Two of the nation’s largest airlines, United and Delta, have adopted major changes to their loyalty reward programs that experts say will benefit the airlines at the expense of passengers. But most reward program members are unaware of the changes, a survey found.
Of the reward club members who are aware of the changes, the new rules may be chasing off more travelers than it attracts, according to an online survey of more than 1,000 reward club members who have flown in the past year.
"They have upset more people than they have pleased with these changes," said Brian Karimzad, director of the website that sponsored the survey, MileCards.com, which monitors and rates reward programs.
Starting Jan. 1, Delta’s SkyMiles program was overhauled to offer members reward miles based on how much money they spend instead of the number of miles flown. United’s MileagePlus program switched to a similar system March 1.
The changes mean that high-paying fliers in the front of the plane earn more points than passengers in the economy section of the same flight.
But Karimzad’s survey found that 67 percent of United fliers and 69 percent of Delta fliers were unaware of the changes.
"People have some real choices here," he said. "If people sit down and look at what they earn, they might twice think about booking United or Delta on their next flight."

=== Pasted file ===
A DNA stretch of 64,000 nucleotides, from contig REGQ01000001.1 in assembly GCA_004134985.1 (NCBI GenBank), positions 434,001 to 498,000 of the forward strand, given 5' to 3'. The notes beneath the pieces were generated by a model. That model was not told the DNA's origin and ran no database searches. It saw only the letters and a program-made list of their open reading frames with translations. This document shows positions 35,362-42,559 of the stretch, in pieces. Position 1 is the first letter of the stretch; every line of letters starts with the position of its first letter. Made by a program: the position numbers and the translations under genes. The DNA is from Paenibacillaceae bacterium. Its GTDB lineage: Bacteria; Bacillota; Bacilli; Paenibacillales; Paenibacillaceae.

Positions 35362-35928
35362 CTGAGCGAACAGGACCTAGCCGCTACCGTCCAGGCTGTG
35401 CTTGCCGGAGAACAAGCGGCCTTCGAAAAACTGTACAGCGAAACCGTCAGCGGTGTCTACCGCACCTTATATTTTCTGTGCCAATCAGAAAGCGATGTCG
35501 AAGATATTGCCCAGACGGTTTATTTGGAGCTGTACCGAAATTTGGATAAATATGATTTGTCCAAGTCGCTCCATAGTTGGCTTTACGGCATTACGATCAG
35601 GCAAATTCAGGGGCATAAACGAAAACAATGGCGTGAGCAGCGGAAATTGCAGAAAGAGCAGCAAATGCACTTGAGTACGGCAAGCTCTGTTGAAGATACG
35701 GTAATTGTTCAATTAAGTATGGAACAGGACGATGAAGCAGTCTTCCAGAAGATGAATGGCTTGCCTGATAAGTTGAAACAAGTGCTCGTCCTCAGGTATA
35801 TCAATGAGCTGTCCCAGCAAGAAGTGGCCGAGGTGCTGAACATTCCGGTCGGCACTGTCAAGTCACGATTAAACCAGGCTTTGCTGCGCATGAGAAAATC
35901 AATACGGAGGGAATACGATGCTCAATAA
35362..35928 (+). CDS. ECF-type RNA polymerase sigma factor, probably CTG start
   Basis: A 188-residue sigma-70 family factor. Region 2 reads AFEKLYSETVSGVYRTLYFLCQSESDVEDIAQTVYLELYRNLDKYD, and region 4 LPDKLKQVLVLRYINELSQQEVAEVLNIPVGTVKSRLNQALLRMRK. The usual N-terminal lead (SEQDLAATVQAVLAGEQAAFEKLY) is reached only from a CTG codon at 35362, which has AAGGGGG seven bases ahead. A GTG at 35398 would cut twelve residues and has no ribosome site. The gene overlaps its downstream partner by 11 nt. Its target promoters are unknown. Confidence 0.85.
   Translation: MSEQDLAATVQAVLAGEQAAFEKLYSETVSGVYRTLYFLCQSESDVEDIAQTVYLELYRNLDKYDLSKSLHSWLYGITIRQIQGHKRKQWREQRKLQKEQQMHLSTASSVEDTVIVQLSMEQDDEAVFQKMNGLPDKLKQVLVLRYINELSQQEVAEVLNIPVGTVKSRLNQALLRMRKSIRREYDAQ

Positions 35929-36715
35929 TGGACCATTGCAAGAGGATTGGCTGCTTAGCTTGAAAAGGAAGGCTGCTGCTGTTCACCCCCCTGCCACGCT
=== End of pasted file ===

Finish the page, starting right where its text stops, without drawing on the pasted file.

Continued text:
According to the survey, 26 percent of United fliers who knew about the changes said they were less likely to book with the carrier, 11 percent said they were more likely and 63 percent said the changes to the program made no difference.
For Delta fliers, 23 percent said they were less likely to book on the carrier because of the changes, and 16 percent said they were more likely to book, with the balance saying it made no difference, according to the survey.
In response to the survey, Delta said the airline had increased award seat availability and improved the online shopping experience. United said the carrier made a serious effort to notify MileagePlus members about the changes, adding that "these changes provide additional value to our most loyal members."
Hugo Martin, Los Angeles Times